Hospice care is end-of-life care. A team of health care professionals and volunteers provides it. They give medical, psychological, and spiritual support. The goal of the care is to help people who are dying have peace, comfort, and dignity. The caregivers try to control pain and other symptoms so a person can remain as alert and comfortable as possible. Hospice programs also provide services to support a patient's family.
Usually, a hospice patient is expected to live 6 months or less. Hospice care can take place:
- At home
- At a hospice center
- In a hospital
- In a skilled nursing facility
NIH: National Cancer Institute
- Choices for Care when Treatment May Not Be an Option (National Cancer Institute) Also in Spanish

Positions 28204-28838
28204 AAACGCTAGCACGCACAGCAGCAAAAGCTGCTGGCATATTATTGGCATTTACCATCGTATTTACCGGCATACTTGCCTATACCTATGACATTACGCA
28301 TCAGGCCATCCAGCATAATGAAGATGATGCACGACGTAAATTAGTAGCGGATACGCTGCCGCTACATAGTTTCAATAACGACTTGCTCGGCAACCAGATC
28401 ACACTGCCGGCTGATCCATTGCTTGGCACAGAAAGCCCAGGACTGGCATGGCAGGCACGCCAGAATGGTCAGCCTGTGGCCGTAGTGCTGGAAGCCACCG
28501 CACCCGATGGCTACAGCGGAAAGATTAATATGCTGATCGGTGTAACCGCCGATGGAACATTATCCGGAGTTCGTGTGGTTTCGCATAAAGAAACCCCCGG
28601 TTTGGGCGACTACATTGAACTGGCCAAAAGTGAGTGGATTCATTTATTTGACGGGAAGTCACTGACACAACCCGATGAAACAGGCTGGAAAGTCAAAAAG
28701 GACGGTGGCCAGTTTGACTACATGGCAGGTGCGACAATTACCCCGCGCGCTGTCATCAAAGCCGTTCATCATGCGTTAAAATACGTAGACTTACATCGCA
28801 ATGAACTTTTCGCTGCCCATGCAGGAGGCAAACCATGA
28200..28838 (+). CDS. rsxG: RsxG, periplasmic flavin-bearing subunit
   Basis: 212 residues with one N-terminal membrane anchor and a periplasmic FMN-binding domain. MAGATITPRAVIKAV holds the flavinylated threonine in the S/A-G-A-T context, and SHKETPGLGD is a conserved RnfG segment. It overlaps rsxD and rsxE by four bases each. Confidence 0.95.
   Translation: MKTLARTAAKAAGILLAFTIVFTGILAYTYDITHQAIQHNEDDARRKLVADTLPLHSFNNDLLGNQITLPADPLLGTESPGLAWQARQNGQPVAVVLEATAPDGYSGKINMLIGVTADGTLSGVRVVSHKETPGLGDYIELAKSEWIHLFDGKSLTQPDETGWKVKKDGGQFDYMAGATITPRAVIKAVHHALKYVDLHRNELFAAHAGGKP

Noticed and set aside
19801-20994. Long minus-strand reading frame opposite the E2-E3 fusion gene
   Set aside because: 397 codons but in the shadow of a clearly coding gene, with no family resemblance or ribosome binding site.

- Different Care Settings at the End of Life (National Institute on Aging)
- Hospice (Mayo Foundation for Medical Education and Research)
- Hospice Care (Administration for Community Living)
- What Are Palliative Care and Hospice Care? (National Institute on Aging) Also in Spanish
Statistics and Research
- FastStats: Hospice Care (National Center for Health Statistics)
- ClinicalTrials.gov: Hospice Care (National Institutes of Health)
Journal Articles References and abstracts from MEDLINE/PubMed (National Library of Medicine)
- Article: "Palliative care is so much more than that": a qualitative study...
- Article: Specialist perinatal palliative care: a retrospective review of antenatal referrals to...
- Article: Eye donation in hospice and hospital palliative care settings: perceptions, practice,...
- Hospice Care -- see more articles